5 Awkward Business Networking Moments!

Here are five of the most common awkward business networking moments I have experienced and some suggestions about how to handle.

How Do I Start a Meaningful Conversation?

awkward-moment-signIntroduce yourself and then say, “May I share a quick story?” Then share a story about something that recently happened to you or something you’re dealing with. Don’t get too personal and don’t spend more than a minute or two with your story. Just be real. Then ask if they have a similar experience. You may feel a connection after sharing stories. Then ask questions about their work, goals, connection to the meeting or event, and what they’re looking to accomplish over the next 90 days. They may ask you similar questions “How about yourself?” Now you’re having what the experts call a “meaningful conversation”.

What Should I Do If I Forget Someone’s Name?

Just ask! “I’m sorry; I forgot your name.” Be apologetic and self-effacing. Keep in mind that you probably didn’t “forget” their name. You simply weren’t listening to it because you were focused on the next thing you were going to say. To avoid that, repeat the person’s name back to them. If it’s a common name like Tom, associate this person with someone you know named Tom. If it’s an unusual name, ask for the proper spelling and make sure you’re pronouncing it correctly. In fact, practice by using that person’s name when speaking with them. They will be appreciative that you’re looking to get their name correct. Keep in mind they have been dealing with having an unusual name their whole life so make the experience they’re having with you a good one.

What Can I Do If I’ve Done Something Embarrassing or Stupid?

As Lieutenant Dan said in the movie Forrest Gump. “Two standing orders in this platoon. One, take good care of your feet. Two, try not to do anything stupid, like gettin’ yourself killed.” Or by saying something stupid that will make the situation awkward. An apology will handle most mistakes – unless it’s disrespectful or mean spirited. Discussions about income, politics, or charged positions you have about anything that is going to create a conflict should be avoided. The goal when meeting others at an event is to make a good impression and begin a meaningful business relationship. Not prove how smart you are, successful you are, or how good you are at something.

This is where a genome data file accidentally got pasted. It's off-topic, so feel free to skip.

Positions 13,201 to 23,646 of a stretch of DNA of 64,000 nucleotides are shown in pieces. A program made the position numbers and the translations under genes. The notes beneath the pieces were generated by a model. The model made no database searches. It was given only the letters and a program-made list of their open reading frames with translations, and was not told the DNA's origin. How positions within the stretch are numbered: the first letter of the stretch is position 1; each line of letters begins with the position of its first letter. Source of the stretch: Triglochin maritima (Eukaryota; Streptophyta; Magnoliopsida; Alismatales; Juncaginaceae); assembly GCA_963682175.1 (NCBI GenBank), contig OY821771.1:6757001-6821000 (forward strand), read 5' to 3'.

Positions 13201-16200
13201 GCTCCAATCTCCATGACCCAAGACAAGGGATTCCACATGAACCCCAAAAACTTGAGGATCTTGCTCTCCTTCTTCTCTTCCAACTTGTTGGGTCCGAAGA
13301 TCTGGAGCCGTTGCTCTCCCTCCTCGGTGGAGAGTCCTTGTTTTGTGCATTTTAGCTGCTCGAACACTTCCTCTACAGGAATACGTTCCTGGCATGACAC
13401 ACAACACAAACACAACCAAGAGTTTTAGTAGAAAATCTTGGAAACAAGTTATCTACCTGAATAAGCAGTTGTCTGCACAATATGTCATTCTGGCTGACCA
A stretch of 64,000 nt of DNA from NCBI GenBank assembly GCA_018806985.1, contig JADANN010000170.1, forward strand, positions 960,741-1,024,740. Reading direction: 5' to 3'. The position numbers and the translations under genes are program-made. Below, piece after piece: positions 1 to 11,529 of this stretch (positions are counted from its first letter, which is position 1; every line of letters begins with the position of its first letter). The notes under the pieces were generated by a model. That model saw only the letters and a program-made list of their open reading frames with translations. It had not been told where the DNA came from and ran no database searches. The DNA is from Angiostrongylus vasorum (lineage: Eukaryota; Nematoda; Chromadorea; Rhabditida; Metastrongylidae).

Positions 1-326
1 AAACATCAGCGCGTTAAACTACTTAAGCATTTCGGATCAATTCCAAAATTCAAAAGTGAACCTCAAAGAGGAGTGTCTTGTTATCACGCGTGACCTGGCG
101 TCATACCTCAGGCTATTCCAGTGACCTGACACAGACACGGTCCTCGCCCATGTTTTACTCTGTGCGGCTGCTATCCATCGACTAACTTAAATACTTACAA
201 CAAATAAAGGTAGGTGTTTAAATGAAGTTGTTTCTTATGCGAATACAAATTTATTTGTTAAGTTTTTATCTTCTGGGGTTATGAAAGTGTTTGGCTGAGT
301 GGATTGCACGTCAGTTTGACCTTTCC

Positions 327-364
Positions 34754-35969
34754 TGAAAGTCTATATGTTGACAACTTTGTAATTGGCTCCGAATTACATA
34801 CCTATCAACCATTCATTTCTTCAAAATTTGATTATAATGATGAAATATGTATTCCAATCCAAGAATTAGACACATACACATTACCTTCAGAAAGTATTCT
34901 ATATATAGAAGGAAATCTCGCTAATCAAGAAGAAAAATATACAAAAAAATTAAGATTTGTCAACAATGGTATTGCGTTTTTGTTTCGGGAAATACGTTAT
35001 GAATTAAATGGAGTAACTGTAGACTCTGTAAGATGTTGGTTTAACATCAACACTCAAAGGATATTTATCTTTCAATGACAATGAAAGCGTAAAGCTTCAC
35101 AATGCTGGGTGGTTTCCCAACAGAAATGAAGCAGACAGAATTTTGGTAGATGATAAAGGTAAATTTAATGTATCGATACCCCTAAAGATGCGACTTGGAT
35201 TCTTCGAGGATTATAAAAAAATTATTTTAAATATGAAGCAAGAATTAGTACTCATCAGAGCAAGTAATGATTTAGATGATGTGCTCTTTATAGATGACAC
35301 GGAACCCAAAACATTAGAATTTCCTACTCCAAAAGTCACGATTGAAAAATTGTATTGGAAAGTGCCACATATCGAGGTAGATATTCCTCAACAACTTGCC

What If I’m Speaking With Someone and Someone Else Interrupts Us?

It depends. If you know you can circle back with the person you were speaking with later, say goodbye and mention that you will find them later. Another approach might be to mention to the person that interrupted that you’re wrapping up your conversation soon and can they give you a few minutes to finish? This will let them know that they are interrupting without creating a conflict or awkward moment.

Michael Goldberg

Michael Goldberg

Michael Goldberg has helped financial advisors, brokers, agents, reps, wholesalers and other sales producers generate hundreds of thousands of dollars to their bottom line. His firm Knock Out Networking, LLC is renowned as a speaking and training resource in the financial services industry. Described by clients as a “spark plug”, Michael is a master at invigorating and engaging audiences. His “knock-out” style is “in your face” and high energy. His content is “real world” and can be applied immediately. Michael speaks at conferences and associations, runs sales meetings, and delivers “results driven” programs on networking, referral marketing, and sales presentations. Clients include John Hancock Investments, Merrill Lynch, Morgan Stanley, Guardian Life, Jackson National, Penn Mutual, AXA Advisors, Prudential, MetLife, New York Life, Thrivent Financial, Colonial Life, and Chubb & Son. Michael writes regular columns for the Huffington Post, Life Health Pro, Producers Web, Producers E-Source, Horsesmouth and has been quoted in the Harvard Business Review and Wall Street Journal. Michael has spoken at numerous conferences in the financial services industry including the Million Dollar Round Table (MDRT) and has spoken for TEDx at Yale University. Educational background includes a Masters Degree in Training and Organization Development from Lesley University and a Bachelors Degree from CUNY Brooklyn in Hospitality Management. Michael is a Certified Speaking Professional (CSP), an earned designation awarded by the National Speakers Association and the International Federation for Professional Speakers to recognize demonstrated commitment to the speaking profession through proven speaking experience. Fewer than 10 percent of the thousands of speaking professionals worldwide hold this designation. He is currently an award winning adjunct professor at Rutgers University and frequently volunteers as a speaker at organizations focused on career search.

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